Over the last decade, there has been substantial progress suggesting these might be best viewed a separate conditions, but important questions remain. Future work needs to address the relationship between classic presentations of BD (as in protocol 00-M-0198) and SMD, as defined in this protocol. We are examining the developmental trajectory, phenomenology, behavioral correlates, and underlying neural mechanisms of chronic irritability in youth. Our overall goal is to gain a clearer understanding of the course and neurophysiology the disorder to inform treatment and improve the outcome for children with SMD. In order to advance this aim this protocol has 3 objectives:

  1. to use longitudinal techniques to characterize the clinical and physiological manifestations of SMD
  2. to identify and follow longitudinally behavioral, neuropsychological, neurophysiological, and neuroanatomical correlates of SMD, and compare them to pediatric disorders that bear some similarities (BD, and attention deficit hyperactivity disorder (ADHD)) and to typically developing youth.
  3. to examine genetic and familial correlates of SMD

Study population

There are 3 separate populations being studied in this protocol:

  1. Children and adolescents between the ages of 7-17 years old who meet criteria for SMD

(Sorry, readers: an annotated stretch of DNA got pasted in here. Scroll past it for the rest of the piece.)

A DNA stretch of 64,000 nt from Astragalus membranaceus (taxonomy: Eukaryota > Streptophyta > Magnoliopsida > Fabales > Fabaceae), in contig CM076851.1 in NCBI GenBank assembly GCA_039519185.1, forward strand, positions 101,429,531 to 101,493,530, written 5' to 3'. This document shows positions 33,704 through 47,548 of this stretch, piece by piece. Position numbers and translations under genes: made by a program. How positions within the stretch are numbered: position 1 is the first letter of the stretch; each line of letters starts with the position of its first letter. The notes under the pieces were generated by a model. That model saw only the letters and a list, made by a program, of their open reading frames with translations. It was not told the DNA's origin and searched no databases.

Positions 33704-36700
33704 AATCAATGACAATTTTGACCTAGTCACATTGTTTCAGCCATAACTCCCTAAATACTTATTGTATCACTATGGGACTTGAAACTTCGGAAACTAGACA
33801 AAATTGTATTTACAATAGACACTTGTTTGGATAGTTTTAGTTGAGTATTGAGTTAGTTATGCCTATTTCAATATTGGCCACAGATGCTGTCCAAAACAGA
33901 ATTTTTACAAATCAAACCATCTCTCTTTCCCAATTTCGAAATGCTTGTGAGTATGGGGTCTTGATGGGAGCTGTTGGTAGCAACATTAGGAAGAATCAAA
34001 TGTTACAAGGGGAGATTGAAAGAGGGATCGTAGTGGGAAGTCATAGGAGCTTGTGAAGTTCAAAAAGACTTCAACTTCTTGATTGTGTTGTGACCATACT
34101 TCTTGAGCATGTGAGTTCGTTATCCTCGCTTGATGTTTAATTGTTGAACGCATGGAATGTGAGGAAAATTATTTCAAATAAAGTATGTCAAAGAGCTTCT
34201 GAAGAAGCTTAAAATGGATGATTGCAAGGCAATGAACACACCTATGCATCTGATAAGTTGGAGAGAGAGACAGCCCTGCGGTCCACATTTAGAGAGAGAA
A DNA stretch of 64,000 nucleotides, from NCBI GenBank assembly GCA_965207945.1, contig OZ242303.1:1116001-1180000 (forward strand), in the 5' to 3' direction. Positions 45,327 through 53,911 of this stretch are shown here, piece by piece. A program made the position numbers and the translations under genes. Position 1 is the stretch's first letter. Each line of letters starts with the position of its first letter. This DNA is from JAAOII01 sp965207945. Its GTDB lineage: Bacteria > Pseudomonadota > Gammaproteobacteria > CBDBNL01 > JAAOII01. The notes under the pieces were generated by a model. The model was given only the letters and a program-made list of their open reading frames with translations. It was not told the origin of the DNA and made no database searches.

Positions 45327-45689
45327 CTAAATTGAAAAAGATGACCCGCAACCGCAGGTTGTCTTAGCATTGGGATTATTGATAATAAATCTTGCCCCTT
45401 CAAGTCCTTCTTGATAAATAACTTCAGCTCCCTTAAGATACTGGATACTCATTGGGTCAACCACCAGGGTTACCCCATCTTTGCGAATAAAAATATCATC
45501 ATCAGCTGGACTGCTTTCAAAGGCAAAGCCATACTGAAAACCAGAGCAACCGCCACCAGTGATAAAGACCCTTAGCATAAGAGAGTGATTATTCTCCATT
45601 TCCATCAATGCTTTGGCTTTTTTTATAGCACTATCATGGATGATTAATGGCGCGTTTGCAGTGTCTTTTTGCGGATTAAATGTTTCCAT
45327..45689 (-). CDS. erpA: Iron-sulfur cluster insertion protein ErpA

2. Healthy volunteer children and adolescents between the ages of 7-17 years old
  3. Healthy volunteer adults between the ages of 18-25 years old.


For children and adolescents with SMD, this study is an outpatient characterization and longitudinal follow-along design. Once determined to be eligible, individuals come for an initial assessment, and then return at 1-2-year intervals until age 25 for clinical interviews, behavioral tasks, and structural and functional MRI.

For healthy volunteer children, adults and parents of healthy volunteer children, this study is an outpatient cross-sectional study that includes clinical interviews, behavioral tasks, and structural and functional MRI.

For all individuals, genetic material from saliva or blood is obtained under protocol 01-M-0254.

Outcome measures

This study will examine between-group differences in clinical, behavioral, genetic, neuroanatomical, and neurophysiological variables in individuals with SMD, BD (BD, see protocol 00-M-0198) (Leibenluft et al., 2003), and healthy volunteers.